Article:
The beating heart of the American South, Atlanta is a bustling financial and commercial center that also boasts a thriving cultural community. Originally a railroad town that served as a gateway to more remote corners of the Southeast, the vibrant city is now the largest in Georgia and remains a crucial transportation hub. Home to world-renowned chefs, entrepreneurs, and media moguls, Atlanta’s magnetic charisma is grounded in its historic roots, but enhanced by its present-day charm and amenities.
Known for having a diverse population, progressive views, and rolling hills, the Peach City also boasts consistently nice weather for much of the year. The best times to travel to Atlanta are in the spring, when the azaleas and dogwoods are in full bloom, and the fall, when the Appalachian foothill foliage is at its best. Atlanta winters are usually mild, and fewer hotels and restaurants are booked. (During the summer, however, average temperatures often exceed 90 degrees, and rain is frequent.)
The city was a touchpoint during the Civil Rights Movement in the 1960s, and visitors can learn about this era at the Center for Civil and Human Rights and the Martin Luther King, Jr. Center for Nonviolent Social Change, which includes access to the house in which the civil rights leader grew up and the church at which he was a pastor. Other popular attractions include the High Museum of Art, Georgia Aquarium (the largest in the hemisphere), Piedmont Park, and the College Football Hall of Fame. Atlanta also has a burgeoning restaurant scene, with famous culinary talents bringing new interest to already dynamic neighborhoods, like chef Kevin Gillespie’s creative, genre-defying new Glenwood Park spot, Gunsmoke, or Angus Brown and Nhan Le’s ambitious Asian cooking at Octopus Bar in South Buckhead. A mix of big-name hotels and antique-adorned bed and breakfasts; sports bars and craft cocktail dens; and well-curated boutiques and artisanal shops provide locals and visitors endless options for entertainment. To help narrow down the choices, T+L’s Atlanta travel guide highlights the best places to eat, stay, shop, and visit in Georgia’s state capital and the surrounding area.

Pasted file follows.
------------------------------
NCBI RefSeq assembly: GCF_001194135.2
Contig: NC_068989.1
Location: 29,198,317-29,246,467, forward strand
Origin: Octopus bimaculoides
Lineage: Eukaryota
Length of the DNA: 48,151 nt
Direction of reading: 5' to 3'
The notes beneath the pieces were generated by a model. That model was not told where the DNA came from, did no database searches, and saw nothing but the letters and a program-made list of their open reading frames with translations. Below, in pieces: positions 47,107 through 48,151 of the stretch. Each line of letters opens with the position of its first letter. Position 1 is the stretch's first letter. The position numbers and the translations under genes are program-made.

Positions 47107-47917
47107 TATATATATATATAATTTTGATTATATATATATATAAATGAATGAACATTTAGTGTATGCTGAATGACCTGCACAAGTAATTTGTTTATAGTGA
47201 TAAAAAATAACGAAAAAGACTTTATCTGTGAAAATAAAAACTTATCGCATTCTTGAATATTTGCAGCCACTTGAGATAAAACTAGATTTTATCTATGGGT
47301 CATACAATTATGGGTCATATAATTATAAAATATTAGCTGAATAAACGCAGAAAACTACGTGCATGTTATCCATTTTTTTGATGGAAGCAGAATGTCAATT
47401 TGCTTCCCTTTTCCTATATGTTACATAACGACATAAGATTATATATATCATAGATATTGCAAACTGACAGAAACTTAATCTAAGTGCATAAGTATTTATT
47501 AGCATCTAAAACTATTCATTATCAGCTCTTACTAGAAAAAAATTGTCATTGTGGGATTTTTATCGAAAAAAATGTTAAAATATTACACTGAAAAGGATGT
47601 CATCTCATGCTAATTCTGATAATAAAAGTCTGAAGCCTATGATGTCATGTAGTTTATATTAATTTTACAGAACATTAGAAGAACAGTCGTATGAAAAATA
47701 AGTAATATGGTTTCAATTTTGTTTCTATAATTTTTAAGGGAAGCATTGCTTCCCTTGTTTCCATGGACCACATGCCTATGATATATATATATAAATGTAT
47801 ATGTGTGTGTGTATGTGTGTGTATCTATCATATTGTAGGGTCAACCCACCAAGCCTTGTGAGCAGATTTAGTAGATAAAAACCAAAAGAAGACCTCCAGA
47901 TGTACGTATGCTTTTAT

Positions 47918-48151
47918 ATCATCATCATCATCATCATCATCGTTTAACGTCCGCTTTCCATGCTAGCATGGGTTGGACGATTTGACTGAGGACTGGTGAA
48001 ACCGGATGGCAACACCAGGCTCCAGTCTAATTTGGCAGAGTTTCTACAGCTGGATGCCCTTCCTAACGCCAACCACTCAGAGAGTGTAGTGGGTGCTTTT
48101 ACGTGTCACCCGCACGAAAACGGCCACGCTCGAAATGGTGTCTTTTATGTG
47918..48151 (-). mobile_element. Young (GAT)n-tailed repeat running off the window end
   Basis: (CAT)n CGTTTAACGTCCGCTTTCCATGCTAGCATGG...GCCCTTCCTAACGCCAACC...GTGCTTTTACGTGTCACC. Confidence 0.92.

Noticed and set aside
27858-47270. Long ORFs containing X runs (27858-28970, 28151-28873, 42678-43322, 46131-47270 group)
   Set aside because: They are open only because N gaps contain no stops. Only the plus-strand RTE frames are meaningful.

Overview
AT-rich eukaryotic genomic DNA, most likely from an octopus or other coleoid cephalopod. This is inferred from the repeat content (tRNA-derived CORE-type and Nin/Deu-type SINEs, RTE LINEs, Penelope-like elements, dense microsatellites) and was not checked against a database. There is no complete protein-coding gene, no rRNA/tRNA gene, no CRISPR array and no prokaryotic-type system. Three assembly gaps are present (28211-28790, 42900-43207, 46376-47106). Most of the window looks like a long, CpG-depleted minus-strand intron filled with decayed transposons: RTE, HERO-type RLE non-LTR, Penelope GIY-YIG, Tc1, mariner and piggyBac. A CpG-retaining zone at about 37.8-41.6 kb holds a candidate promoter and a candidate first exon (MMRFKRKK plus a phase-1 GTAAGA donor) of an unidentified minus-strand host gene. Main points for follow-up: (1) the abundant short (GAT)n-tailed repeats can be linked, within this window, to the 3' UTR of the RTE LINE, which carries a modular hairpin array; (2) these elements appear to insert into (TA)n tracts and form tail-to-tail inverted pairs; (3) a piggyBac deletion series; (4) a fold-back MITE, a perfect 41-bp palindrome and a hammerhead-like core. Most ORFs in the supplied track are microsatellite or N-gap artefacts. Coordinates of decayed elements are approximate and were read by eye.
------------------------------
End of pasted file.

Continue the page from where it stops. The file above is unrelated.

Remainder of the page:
Best Time To Visit
In spring, when the azaleas and dogwoods are in full bloom, or fall, when the crisp and cool climate and orange-hued trees beckon you outdoors for concerts and festivals.
Despite its legendary traffic, Atlanta is a city best navigated by car, so rent one or have the number of a car service handy. The Metropolitan Atlanta Rapid Transit Authority (MARTA) is a system of buses and trains that offer access to major attractions and destinations in the city, including the airport. Each ride is $2.50 and there are discounts for multiple rides.
July is on average the hottest month, with an average high of 89°F (32°C). January is the coldest month, with an average high of 52°F (11°C).
Know Before Visiting
Atlanta might be an urban metropolis, but it’s only about 90 miles from the Blue Ridge Mountains, so pack some hiking gear and comfortable walking shoes so you can explore the surrounding natural attractions. The city itself also boasts several scenic parks and walking trails. The developing BeltLine (a historic 22-mile railroad corridor that is being transformed into a network of green spaces) is one outdoor jaunt every visitor should experience.
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